When it Comes to Revising, Which Way Should I Go?

Lately, I’ve been channeling Dorothy Gale in the unfortunate area of general confusion about how to proceed with my writing. (If only I’d started channeling Judy Garland in the area of singing. If only.)

I’m at the point where I have first, even second, drafts of more than one novel manuscript. They all need work. Like a lot of work. And revising is never a hardship for me—I’m an editor, after all. I like editing. and trying to find solutions to story problems. So what’s the hang up?

For a long spell this fall, there was a sizable hang up indeed—that of deciding upon what to spend my sadly few writing hours. Do I keep pushing forward with the historical fantasy story that was my thesis in Lesley’s MFA program? Do I dive whole-hog into one of two contemporary YA stories instead? It’s nice, of course, to be in the position where I have multiple drafts of multiple stories.

But which way do I go?

The siren song of first one, then another, would call me. And I’d answer each call. Briefly. Always very briefly. It look a while to figure out that there’s a way I could use this to my advantage. Which is what I hope I’m now doing. So I have two stories that I’m revising—one much more complex than the other. I give time to both and then take breaks from both—it’s turned into a giant switch-up.

There’s clearly going to have to come a time when, like Odysseus, I lash myself to the mast and force myself to listen to the siren song of one of these stories—and do my best to sail right past it and stay on course with the other.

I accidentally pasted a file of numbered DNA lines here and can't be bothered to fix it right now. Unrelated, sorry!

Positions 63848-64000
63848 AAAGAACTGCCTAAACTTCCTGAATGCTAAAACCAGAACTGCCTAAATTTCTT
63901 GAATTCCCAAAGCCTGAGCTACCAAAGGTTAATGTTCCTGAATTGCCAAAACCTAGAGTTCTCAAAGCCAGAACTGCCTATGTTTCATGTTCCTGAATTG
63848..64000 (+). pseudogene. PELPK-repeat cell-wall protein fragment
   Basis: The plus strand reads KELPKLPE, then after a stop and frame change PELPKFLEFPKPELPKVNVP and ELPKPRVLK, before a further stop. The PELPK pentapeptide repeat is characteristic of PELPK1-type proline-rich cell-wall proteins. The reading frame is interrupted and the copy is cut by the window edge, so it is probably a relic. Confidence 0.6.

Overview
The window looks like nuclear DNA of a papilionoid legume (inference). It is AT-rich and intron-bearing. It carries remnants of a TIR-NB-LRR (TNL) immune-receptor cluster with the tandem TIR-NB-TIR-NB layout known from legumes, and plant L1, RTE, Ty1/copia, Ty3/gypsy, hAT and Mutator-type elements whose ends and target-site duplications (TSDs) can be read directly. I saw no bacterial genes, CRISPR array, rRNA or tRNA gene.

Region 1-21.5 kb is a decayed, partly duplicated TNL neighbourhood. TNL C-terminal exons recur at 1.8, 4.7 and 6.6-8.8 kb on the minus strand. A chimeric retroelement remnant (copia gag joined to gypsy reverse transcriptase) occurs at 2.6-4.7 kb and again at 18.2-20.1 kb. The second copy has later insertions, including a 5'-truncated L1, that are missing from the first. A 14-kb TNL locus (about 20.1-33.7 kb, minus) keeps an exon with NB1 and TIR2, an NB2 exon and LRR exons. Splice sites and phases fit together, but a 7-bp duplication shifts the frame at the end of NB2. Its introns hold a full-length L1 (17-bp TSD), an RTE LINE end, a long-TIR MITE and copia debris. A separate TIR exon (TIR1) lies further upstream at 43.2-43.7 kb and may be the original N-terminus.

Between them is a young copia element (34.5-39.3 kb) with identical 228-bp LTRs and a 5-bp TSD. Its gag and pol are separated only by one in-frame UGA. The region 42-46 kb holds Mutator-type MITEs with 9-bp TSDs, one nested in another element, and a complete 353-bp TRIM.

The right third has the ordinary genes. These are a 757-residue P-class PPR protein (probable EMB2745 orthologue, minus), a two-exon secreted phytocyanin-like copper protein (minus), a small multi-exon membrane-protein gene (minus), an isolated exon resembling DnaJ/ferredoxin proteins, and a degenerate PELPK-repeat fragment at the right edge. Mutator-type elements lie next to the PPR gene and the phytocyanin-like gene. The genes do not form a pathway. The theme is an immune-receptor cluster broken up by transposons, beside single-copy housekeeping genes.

But for now, I’m doing what makes most sense—and keeps me sane and writing. Even if, alas, not singing like Judy Garland.

 

Have a Magical Day!

Sure, Cinderella's castle isn't really covered in glowing icicles. But it sure does look pretty.

Sure, Cinderella’s castle isn’t really covered in glowing icicles. But it sure does look pretty.

Disney World is one of those places that you either love or hate. I definitely fall into the love category. Having just returned from a trip there—with hours upon hours spent on rides, watching shows, meeting characters (Chip and Dale rock), and generally having a wonderful time with my extended family, I have some insight into the Disney experience. I also gained some unexpected insight—and perspective—on my own writing. Specifically:

Sometimes it’s good to turn the laptop off and leave it at home. Rid yourself of any possibility of writing or revising and let your brain just rest. I am not good at this. As a slightly compulsive person who’s also a working mother, finding time to write isn’t always easy. So I force myself to work after work and on weekends. I make myself sit at the computer and put words onto the page. This can be a good thing. It can also be damaging when it leads to no rest and no playtime. A gal needs a break every now and then.

There’s no such thing as “real” magic. I know this as a sophisticated adult-type person who’s view of the world is firmly grounded in reality. But magic is so much fun, even if it isn’t real. The magic at Disney World is so seamlessly created that it almost feels real at times. And even when it doesn’t—even when you know the snow on Main Street USA isn’t the real thing because chance snow squalls don’t happen in Orlando—it’s still pretty darn awesome. The careful orchestration doesn’t lessen the greatness. Instead, it adds to my marveling at it. Someone (or more likely a large team of someones) crafted every last moment of the Disney World experience. It’s world-building of the highest order. Magic isn’t real—it’s created. Writers create magic in the same way, and it’s nice to be reminded of that now and again.